A former colleague, in the days before airport blockbusters were sold by weight rather than quality, and before I had ever read a Trollope novel, told me that she preferred Victorian novels to modern books because they were painted on a larger canvas which gave the author room to breathe more life into his or her characters. If ever there were to be need for a concrete example of this truth then it is to be found in the newly restored, full-length version of Trollope’s The Duke’s Children.
I have been inhabiting this Trollopian parallel universe for the past four months and, truth to tell, I am now very reluctant to leave it. I feel, like the author himself, that the characters with whom I have spent that time are now dear friends whose idiosyncracies and foibles I have come to understand and love. This, I am convinced, is made all the more real by the wealth of minute, sometimes apparently inconsequential details which Trollope found room to include on his larger canvas with its extra 65,000 words. For it is through the accretion of these small details, not by the bold broad brushstrokes that Trollope excels in creating the most intimate portraits to populate his grand design. His is the art of the pointillist to create the overall impression.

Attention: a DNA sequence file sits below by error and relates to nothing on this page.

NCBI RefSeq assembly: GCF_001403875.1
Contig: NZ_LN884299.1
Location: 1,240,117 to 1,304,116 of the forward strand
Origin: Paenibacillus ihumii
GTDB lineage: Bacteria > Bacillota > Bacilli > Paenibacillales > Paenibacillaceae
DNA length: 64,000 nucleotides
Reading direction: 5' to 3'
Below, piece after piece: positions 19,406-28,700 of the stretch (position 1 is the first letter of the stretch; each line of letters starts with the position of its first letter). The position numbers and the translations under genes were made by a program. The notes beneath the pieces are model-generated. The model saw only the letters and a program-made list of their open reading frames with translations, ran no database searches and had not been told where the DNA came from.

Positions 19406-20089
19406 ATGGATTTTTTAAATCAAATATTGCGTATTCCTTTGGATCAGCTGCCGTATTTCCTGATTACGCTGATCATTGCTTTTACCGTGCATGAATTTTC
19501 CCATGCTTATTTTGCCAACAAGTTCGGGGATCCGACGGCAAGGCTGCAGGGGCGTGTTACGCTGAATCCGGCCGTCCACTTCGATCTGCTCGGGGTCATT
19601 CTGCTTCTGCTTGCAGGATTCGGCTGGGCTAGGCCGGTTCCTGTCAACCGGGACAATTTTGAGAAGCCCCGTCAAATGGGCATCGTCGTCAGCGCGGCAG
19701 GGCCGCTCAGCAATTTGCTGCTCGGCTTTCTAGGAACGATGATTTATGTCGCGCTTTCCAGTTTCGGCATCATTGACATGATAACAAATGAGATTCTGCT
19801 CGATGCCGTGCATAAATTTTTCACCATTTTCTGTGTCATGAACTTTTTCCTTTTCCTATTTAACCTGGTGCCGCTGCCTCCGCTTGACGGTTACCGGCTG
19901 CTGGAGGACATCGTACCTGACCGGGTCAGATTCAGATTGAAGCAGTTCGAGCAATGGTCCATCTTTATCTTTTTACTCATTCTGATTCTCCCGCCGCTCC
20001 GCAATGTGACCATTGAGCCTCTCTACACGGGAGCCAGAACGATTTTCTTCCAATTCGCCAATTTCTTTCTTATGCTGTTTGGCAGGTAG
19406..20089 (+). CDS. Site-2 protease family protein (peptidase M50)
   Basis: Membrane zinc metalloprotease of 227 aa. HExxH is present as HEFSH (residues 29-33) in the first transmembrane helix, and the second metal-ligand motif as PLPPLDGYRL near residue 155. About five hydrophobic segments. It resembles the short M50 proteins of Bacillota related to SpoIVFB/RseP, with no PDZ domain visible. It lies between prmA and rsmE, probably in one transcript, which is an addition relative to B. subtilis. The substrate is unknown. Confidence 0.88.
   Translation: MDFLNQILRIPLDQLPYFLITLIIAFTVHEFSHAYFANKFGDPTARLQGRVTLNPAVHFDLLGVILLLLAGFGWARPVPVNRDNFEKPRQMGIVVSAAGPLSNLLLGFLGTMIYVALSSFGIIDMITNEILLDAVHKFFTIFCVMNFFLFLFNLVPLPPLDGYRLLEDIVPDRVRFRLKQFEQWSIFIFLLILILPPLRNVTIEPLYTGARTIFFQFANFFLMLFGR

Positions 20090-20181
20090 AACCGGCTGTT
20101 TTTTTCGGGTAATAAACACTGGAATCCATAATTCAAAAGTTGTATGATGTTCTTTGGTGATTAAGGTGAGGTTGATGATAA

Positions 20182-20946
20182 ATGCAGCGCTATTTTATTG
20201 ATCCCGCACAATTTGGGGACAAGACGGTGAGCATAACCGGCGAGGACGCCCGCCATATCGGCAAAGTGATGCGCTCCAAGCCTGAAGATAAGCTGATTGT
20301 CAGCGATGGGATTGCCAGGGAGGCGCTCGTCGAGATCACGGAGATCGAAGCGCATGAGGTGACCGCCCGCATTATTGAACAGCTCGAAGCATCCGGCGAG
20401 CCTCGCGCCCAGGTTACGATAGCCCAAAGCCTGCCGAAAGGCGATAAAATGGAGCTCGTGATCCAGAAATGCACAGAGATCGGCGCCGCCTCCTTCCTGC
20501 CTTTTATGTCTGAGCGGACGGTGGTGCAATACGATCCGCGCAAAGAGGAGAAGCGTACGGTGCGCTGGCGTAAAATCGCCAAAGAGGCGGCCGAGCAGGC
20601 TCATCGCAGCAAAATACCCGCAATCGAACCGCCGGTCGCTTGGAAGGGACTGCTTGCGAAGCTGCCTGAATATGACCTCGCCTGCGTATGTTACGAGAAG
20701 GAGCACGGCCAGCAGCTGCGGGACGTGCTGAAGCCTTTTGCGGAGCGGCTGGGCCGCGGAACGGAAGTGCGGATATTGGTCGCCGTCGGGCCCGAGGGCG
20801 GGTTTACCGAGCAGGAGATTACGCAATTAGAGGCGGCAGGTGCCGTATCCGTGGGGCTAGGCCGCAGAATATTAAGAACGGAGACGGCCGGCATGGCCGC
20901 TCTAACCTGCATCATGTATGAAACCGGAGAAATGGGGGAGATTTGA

In The Duke’s Children Trollope focuses almost to the exclusion of other considerations on the Palliser nuclear family and its immediate circle in a way that he did not do previously in the political novels that are frequently referred to as the Palliser series. And though the title suggests that the children are to main protagonists, the figure of the Duke himself is the towering mainspring of the action against whose control the children react.